› firstname.lastname@example.org 
I sat in the second row at McKinley Elementary School’s “junior Olympics” last week, right behind Superintendent Gwen Chan, who is doing a pretty good job so far, and district spokesperson Lorna Ho, who remains the most annoying public relations person I've ever had to deal with, and as I watched the kids do this amazing opening ceremony on the playground, I realized how much I love San Francisco public schools.
I don't always love the school board, and I don't always love the flacks at headquarters, and I really, really didn't love the last superintendent, but on some level, that doesn't really matter. On the ground — in the places where teaching actually happens, in the classrooms, in the auditorium, on the playground — my public school is amazing.
There's nowhere near enough money. It's not an easy, upper-middle-class student population. But the principal, Bonnie Coffey-Smith, is fantastic, the teachers are all full of energy, and the students — all of the students — are learning.
I could have spent tens of thousands of dollars a year on a private school, and I don't think my son, Michael, could possibly have gotten a better educational experience than the one he's getting now.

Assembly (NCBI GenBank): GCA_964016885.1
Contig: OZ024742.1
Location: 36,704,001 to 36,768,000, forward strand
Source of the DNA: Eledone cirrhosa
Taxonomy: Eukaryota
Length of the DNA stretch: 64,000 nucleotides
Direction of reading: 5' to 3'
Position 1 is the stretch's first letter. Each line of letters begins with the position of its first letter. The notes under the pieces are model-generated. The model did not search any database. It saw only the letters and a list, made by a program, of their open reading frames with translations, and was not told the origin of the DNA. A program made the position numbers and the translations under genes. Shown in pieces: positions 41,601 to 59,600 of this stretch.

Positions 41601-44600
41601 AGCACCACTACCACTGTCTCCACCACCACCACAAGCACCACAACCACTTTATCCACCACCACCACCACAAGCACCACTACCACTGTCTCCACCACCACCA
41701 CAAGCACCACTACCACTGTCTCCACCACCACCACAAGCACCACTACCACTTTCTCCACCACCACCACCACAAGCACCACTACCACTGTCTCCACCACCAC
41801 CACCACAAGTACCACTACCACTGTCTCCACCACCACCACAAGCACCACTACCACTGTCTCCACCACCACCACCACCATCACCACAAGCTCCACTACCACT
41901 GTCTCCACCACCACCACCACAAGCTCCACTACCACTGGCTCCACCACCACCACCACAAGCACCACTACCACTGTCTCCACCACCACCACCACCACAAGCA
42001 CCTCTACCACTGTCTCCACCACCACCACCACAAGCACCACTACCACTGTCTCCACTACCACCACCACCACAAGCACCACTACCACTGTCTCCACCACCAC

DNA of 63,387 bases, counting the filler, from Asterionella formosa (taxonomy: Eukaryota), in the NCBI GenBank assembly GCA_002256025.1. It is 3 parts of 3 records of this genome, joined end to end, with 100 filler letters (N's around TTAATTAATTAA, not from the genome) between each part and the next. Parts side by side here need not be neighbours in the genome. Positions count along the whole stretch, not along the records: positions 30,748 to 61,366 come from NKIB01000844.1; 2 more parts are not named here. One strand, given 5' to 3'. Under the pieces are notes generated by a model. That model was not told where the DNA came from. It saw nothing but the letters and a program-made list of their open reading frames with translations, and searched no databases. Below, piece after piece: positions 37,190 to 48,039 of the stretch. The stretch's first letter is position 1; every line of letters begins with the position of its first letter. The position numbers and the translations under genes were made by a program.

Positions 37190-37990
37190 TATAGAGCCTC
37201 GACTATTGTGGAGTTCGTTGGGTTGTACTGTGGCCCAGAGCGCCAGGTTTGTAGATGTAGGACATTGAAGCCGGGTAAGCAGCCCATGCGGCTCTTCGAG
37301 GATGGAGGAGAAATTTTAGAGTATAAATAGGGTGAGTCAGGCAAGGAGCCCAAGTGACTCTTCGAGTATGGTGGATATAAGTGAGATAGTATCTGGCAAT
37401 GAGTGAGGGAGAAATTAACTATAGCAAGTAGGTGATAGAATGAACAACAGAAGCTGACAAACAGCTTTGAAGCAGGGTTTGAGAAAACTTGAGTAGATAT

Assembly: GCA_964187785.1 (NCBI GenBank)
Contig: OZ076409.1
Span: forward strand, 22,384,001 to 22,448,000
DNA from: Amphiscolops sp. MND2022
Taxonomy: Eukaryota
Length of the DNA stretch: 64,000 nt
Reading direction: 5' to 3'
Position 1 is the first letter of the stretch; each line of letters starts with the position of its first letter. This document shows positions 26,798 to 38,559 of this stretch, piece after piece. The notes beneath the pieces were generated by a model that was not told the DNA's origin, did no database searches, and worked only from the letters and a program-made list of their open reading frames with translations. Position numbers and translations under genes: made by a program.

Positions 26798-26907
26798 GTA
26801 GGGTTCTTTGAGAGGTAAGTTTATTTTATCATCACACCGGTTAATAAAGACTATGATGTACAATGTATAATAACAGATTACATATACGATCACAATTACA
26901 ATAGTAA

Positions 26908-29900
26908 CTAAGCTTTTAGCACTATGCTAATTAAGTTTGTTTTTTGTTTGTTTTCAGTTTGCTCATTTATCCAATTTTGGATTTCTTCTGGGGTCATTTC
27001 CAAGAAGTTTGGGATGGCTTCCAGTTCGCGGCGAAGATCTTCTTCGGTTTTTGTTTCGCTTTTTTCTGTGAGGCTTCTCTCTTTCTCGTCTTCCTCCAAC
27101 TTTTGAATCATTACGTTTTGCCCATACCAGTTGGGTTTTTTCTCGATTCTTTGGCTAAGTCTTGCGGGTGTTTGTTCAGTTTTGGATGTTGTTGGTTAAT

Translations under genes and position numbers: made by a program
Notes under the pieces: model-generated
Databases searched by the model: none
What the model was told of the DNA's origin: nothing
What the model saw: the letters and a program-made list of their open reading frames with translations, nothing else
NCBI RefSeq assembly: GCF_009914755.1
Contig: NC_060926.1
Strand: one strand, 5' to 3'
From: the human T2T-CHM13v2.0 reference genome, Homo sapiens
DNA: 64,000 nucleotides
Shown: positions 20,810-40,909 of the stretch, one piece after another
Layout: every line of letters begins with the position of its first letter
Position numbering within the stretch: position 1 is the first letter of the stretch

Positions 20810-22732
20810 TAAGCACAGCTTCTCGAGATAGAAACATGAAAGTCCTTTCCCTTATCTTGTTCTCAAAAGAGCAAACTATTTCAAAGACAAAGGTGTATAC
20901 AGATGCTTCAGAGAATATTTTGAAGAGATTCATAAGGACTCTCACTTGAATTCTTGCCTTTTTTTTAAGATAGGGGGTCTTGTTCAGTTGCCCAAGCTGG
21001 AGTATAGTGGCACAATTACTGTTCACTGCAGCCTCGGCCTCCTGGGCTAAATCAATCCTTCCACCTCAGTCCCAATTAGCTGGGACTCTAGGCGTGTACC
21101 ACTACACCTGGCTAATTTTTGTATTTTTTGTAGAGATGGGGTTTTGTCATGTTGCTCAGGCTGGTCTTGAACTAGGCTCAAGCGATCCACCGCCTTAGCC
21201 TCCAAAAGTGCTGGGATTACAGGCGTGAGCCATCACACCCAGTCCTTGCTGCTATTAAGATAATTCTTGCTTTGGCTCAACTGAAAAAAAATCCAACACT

Onward: It’s been 25 years, exactly, since the first AIDS cases were documented, and 10 years, more or less, since Paul O’Connell died.
Paulo was my best friend. We met in college, smoked a lot of pot, and dreamed about world revolution. After we both (narrowly) emerged with our diplomas, we drove out west, escaping a nasty law enforcement problem in upstate New York, losing all of our worldly possessions to burglars in Chicago, scrounging some blankets from an old motel so we wouldn’t freeze when we slept on the ground in the Rockies, and finally running out of gas and money in San Francisco. We stayed for a while, then hit the road again and wound up in an apartment in East Hartford, Conn.; in a commune (of sorts) in the New England woods; in a house in Croton, NY; and on a buffalo ranch in Oklahoma before we eventually came home, to a slum on Hayes Street with no shower and no doors.
And always, everywhere, Paulo loved life.
We lived together for three years or so, all told, until I moved in with my girlfriend and Paulo went to work for Ralph Nader in DC. I saw him a few times a year, usually when the Grateful Dead were in town. It was about 1987 when he told me he was gay, which was a big whatever — except that Paulo was never good about safety, and that was a dangerous time. He loved to party, hated condoms because they never seemed to fit right, and figured if he got an AIDS test every couple of months, he’d be OK.
Then one of the tests came back positive.
Paulo fought bravely: He never once complained, never slowed down, and refused to give up the pursuit of happiness. But that was before the drug cocktails, when there wasn’t any truly effective treatment. In the end, the plague was stronger than Paulo. I still miss him, every damn day.
And here’s the thing: There are 80,000 stories like that one, just in San Francisco alone.
As long as the rest of us live, that’s something we should never forget. SFBG